Mia Kuumba, of the District of Columbia, brandishes a wooden stick during a rally in front of the Nigerian embassy in northwest Washington, Tuesday, May 6, 2014.
The White House will send a team to Nigeria to aid in the search for nearly 300 kidnapped teenage girls, U.S. President Barack Obama said on Tuesday in an interview with ABC News.
"We’ve already sent in a team," Obama said, adding that the Nigerian government has "accepted our help." That team consists of a combination of military, law enforcement and "other agencies" who will try and identify where in fact these girls might be and to provide them help, the president said, calling it a "heartbreaking" and "outrageous" situation.
Earlier on Tuesday Secretary of State John Kerry said the U.S. government had been in touch with the Nigerians since "day one."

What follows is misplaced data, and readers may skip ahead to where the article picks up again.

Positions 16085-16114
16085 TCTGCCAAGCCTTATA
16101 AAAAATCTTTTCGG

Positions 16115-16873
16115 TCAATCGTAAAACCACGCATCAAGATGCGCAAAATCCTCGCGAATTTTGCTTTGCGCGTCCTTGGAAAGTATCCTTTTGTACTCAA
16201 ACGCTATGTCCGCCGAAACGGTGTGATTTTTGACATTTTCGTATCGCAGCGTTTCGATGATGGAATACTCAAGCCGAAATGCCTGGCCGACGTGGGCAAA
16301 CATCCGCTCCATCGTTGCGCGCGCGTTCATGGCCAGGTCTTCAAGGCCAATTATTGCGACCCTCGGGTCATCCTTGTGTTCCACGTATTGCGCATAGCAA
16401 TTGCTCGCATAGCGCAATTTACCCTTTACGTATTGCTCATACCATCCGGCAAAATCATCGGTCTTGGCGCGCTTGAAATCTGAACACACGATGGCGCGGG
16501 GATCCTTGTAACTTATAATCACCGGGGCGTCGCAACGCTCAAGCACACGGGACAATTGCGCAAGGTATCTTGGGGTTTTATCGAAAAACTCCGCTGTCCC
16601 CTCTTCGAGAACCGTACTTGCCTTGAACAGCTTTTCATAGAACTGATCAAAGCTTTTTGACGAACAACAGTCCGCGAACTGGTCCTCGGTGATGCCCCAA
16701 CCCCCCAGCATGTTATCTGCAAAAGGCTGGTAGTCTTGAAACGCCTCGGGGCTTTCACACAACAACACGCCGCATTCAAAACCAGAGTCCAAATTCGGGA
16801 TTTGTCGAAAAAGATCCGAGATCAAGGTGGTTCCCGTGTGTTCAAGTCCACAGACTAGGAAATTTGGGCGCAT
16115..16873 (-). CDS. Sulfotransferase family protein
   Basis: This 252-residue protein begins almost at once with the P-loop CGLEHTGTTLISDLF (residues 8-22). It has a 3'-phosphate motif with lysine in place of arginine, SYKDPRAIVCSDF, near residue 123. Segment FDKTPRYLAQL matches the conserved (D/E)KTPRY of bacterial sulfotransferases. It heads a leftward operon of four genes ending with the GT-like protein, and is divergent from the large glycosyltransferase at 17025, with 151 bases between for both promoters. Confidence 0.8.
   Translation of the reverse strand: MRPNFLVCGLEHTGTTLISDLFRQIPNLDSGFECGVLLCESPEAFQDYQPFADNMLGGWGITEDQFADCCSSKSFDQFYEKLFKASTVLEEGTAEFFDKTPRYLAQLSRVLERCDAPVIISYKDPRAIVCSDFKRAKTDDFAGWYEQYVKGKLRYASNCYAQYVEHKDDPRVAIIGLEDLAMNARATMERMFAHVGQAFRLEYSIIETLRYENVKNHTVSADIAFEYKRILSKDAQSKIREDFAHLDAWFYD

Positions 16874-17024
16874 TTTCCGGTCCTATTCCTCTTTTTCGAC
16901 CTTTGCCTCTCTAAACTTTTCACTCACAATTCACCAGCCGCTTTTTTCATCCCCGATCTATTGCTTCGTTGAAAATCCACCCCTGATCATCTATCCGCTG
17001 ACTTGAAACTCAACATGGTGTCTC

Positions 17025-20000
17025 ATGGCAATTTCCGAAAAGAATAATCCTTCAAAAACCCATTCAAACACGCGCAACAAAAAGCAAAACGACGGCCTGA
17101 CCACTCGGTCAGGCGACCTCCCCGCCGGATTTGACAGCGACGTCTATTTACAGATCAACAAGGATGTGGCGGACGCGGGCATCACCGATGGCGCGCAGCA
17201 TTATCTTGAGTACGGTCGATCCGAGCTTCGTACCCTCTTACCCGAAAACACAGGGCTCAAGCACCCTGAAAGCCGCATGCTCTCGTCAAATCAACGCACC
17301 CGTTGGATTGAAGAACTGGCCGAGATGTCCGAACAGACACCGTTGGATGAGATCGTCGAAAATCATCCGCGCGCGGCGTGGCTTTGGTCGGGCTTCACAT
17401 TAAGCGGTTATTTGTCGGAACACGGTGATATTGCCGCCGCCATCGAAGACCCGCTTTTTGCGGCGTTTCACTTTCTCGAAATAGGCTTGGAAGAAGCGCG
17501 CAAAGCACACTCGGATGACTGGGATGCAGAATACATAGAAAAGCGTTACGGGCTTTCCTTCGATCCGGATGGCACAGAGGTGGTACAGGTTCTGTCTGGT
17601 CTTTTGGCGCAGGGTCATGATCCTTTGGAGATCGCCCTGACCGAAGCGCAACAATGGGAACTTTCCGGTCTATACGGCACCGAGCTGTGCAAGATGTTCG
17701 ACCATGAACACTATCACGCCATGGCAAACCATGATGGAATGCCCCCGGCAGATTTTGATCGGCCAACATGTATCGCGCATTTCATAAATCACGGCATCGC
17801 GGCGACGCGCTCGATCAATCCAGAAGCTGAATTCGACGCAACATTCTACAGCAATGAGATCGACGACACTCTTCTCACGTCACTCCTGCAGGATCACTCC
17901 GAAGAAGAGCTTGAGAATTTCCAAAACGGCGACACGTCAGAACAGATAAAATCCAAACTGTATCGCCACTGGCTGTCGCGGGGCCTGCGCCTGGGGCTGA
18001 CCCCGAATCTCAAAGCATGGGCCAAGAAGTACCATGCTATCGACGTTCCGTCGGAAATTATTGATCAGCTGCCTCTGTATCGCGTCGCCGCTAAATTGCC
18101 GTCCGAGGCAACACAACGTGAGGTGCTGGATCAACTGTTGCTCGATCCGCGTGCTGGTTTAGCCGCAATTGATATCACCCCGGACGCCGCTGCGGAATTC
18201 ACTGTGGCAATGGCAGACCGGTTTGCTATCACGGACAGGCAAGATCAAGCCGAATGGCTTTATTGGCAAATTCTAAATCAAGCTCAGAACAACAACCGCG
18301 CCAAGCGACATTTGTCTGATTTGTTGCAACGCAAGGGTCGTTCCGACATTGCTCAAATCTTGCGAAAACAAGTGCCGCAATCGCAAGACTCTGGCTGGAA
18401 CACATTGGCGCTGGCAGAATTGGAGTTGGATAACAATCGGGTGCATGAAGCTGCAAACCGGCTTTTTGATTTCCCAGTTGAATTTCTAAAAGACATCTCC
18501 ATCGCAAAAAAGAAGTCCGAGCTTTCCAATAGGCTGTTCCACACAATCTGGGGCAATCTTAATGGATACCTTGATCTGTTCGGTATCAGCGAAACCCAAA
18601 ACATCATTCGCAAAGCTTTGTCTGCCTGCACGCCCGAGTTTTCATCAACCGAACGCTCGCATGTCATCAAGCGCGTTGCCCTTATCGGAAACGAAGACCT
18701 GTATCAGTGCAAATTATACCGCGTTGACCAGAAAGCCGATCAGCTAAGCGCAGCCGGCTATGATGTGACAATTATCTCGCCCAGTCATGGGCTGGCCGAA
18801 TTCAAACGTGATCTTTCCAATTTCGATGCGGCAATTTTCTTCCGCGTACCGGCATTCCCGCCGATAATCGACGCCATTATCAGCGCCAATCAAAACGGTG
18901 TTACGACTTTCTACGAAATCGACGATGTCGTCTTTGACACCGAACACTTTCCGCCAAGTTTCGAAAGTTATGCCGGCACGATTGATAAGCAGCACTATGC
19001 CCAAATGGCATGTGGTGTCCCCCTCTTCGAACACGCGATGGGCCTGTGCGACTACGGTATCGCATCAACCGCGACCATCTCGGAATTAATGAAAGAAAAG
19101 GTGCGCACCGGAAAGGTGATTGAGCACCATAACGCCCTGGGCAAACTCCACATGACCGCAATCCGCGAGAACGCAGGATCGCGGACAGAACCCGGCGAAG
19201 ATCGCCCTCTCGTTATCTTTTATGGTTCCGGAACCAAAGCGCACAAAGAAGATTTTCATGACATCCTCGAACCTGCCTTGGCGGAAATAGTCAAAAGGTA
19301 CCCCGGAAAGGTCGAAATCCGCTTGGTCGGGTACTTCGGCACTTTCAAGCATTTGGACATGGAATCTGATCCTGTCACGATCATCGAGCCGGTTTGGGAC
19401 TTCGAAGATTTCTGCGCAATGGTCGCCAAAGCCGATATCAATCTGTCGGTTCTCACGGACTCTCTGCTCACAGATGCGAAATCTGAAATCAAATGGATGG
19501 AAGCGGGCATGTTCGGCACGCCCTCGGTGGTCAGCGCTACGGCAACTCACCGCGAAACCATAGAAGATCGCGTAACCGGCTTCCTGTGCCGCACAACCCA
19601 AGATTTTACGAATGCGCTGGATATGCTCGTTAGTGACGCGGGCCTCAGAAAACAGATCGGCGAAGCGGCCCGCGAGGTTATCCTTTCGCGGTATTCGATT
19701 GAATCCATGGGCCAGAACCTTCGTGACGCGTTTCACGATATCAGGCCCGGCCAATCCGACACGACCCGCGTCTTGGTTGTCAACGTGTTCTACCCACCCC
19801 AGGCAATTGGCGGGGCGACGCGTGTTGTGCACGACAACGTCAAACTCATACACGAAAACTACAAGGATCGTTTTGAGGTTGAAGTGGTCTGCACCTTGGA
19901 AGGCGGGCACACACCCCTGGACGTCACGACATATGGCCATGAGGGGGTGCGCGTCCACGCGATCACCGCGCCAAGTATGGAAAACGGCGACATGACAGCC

"Our embassy has been engaged, and we have been engaged, but the government had its own set of strategies in the beginning," Kerry said"Our embassy has been engaged, and we have been engaged, but the government had its own set of strategies in the beginning," Kerry said, hinting that the U.S. wasn't able to do much — until now. "I think now the complications that have arisen have convinced everybody that there needs to be a greater effort," he added.
The effort to find the girls "will begin immediately," Kerry said. "We're going to do everything in our power to be helpful."
The news of the U.S. team comes as a hashtag associated with the missing girls surpassed 1 million mentions on Twitter, a notable milestone three weeks after the girls were reportedly kidnapped by Boko Haram Islamic militants from their school in the northern Nigerian city of Chibok.
The militant group, whose name means "western education is sinful," has claimed credit for the kidnappings and said they would sell the girls as sex slaves for $12 each.